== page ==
But Palpatine is an opportunistic infection. The internal rot in the Republic is real, and not of his creation. It’s likely that something like this was probably coming, with or without him.

And yet in a way, Palpatine is also reformer: a Caesar wiping away a dysfunctional parliamentary system in all but name.

And yet in a way, Palpatine is also reformer: a Caesar wiping away a dysfunctional parliamentary system in all but name. Using the shock doctrine — the canny exploitation of crises to push through controversial policies while citizens are too emotionally and physically distracted to resist — Palpatine mounts an authoritarian coup. The military and bureaucratic corps are folded into a new Imperial order. He promises to reform the sclerotic edifice of the Republic, to bring back stability, peace, order. A traumatized galaxy is only too happy to go along. Made vulnerable by its own internal dissension and inflexibility, the Jedi caste is abruptly and viciously suppressed. A few—opportunistic, cowed, beaten—join the new regime.

The grimmest part? There’s much more continuity there than Jedi holdouts would care to admit. The transfer of power is smooth: the Republic had already become a galactic empire, almost without anybody noticing. All it took to make the transition formal was a man in charge of an army.

And when you’ve got an army, you have to keep finding uses for it.

The imperial march

Star Wars painting by Drew Struzan

If this all feels a bit on-the-nose, well, that’s Star Wars: a sometimes clunky, sometimes tragic refraction of America and American power. Which makes the series’ fractured chronology — a main story followed by prequels and sequels, and standalones scattered throughout — a kind of nonlinear twisted-mirror version of the last 50 years.

This first movement — a tale of war fever and authoritarianism in a sclerotic pseudo-democracy — was born out of the transition from the Clinton administration to the Bush years, a time of rising multinational corporate power, fears of terrorisim, stolen elections, and the crumbling of political norms.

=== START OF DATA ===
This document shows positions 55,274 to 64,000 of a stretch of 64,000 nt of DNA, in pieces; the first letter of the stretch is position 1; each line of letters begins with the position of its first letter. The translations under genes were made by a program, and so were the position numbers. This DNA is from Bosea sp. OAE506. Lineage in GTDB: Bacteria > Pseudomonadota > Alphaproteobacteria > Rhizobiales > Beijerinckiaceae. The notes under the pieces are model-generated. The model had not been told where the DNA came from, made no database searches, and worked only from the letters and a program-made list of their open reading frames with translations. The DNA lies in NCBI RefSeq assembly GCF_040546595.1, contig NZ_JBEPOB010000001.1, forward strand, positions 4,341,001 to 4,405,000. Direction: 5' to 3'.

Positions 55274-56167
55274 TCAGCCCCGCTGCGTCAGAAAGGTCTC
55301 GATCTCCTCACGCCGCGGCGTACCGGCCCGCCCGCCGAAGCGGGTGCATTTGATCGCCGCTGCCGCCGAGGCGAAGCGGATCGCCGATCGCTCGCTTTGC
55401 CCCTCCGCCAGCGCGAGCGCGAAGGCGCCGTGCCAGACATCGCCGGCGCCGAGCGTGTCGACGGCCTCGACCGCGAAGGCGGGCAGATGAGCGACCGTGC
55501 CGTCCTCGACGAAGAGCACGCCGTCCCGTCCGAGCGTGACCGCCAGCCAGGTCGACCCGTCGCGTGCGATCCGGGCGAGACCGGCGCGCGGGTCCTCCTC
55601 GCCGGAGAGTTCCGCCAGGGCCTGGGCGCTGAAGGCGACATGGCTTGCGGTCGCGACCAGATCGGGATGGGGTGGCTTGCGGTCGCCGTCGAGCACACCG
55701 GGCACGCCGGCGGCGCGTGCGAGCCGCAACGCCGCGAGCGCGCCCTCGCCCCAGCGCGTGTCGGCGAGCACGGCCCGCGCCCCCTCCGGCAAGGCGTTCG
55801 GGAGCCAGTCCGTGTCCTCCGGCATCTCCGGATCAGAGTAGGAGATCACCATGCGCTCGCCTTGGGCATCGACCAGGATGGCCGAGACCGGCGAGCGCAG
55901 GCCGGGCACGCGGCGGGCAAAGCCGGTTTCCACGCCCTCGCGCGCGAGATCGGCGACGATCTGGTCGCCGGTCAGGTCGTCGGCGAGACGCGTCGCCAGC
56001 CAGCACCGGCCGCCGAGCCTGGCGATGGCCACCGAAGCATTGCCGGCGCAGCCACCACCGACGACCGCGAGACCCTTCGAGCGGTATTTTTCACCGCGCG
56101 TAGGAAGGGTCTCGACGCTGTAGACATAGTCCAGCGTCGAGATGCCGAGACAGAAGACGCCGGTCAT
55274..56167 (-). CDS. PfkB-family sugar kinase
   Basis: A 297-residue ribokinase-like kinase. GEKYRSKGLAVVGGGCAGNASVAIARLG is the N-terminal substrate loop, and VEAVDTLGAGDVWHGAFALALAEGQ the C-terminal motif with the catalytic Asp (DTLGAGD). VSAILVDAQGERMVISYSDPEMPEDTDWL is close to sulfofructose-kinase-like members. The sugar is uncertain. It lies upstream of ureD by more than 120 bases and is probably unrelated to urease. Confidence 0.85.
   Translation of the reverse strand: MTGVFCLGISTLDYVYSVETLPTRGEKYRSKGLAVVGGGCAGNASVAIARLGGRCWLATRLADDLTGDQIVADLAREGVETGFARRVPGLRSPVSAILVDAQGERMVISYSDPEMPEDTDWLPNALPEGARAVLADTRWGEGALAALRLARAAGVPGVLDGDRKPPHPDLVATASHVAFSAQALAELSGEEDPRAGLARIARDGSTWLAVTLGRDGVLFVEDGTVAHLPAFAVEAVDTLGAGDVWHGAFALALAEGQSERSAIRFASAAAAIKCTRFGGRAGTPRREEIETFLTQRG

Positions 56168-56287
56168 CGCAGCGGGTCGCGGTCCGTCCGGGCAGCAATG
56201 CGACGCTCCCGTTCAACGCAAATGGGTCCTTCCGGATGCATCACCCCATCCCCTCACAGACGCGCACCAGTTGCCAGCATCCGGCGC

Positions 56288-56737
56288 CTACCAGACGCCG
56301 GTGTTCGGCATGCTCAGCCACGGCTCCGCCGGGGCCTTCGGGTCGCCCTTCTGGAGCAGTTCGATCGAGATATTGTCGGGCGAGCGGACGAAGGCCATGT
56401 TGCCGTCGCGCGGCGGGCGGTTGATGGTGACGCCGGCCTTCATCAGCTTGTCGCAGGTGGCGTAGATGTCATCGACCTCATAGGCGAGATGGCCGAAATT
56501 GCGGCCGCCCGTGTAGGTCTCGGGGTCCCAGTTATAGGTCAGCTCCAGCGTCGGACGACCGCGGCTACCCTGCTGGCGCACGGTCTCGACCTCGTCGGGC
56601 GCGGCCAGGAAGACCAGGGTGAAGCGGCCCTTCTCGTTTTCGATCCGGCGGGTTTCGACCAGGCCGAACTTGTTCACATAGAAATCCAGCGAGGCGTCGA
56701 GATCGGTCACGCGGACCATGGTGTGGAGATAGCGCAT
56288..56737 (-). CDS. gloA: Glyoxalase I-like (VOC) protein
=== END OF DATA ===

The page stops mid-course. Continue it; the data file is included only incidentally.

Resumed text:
For the next chapter, in real time, we jump to the late 2010s, a backdrop of broken politics, endless war, massive wealth transfers to the rich. A time, in other words, when the seeds planted during those previous administrations bore bitter fruit.

In two films from this era, Solo and Rogue One, we get a snapshot of life on the fringes of this rising militarist state. Both of them show how much of Palpatine’s 'security' - as with so many police states—is brutal theater. The first, Solo, takes us six years after the coup, to find an Empire in a curious state of transition. The Senate still exists, but is even more ineffectual than before. The anti-imperialists have been reduced to a rump faction, one which is free to declaim about liberty because they are powerless — as leading Senatorial families did for centuries under the Roman Empire.

The years of war were good for the mafias, as they were for the arms and drone manufacturers.

One consequence of the decay of the Republic had been a rise in privatized violence and organized crime. The years of war were good for the mafias, as they were for the arms and drone manufacturers. In the outer reaches of the galaxy — and maybe in the capital too — the mafias function as a para-state, or as contractors for the state, as the Palpatine regime finds it easier to cut deals with them then to actually enforce a power the center doesn’t have. The outer reaches of the Galaxy are now run almost entirely by criminal gangs and warlords, with the tacit acceptance of Imperial forces, with the occasional interruption of a Star Destroyer battle group to do some gunboat diplomacy or a punitive action.

As popular historian Patrick Wyman would write about America a couple years after Solo was released, the military adventures of the Republic/Empire had inevitably come home: the vast military machine employed to fight the Separatists has—inevitably—been turned on both the Republic citizenry and Separatist holdouts.

This is not, crucially, a machine that seems to be particularly effective for routine law enforcement. A Star Destroyer is like an World War II aircraft carrier, or a World War I battlecruiser — made for stand-up battles with other capital fleets, or raining devastation on enemy cities. It’s not any more useful for true peacekeeping than, say, an Iraq-surplus armored vehicle sold to the St. Louis police department. It is instead a symbol of threat and menace, without the legitimacy to back it up.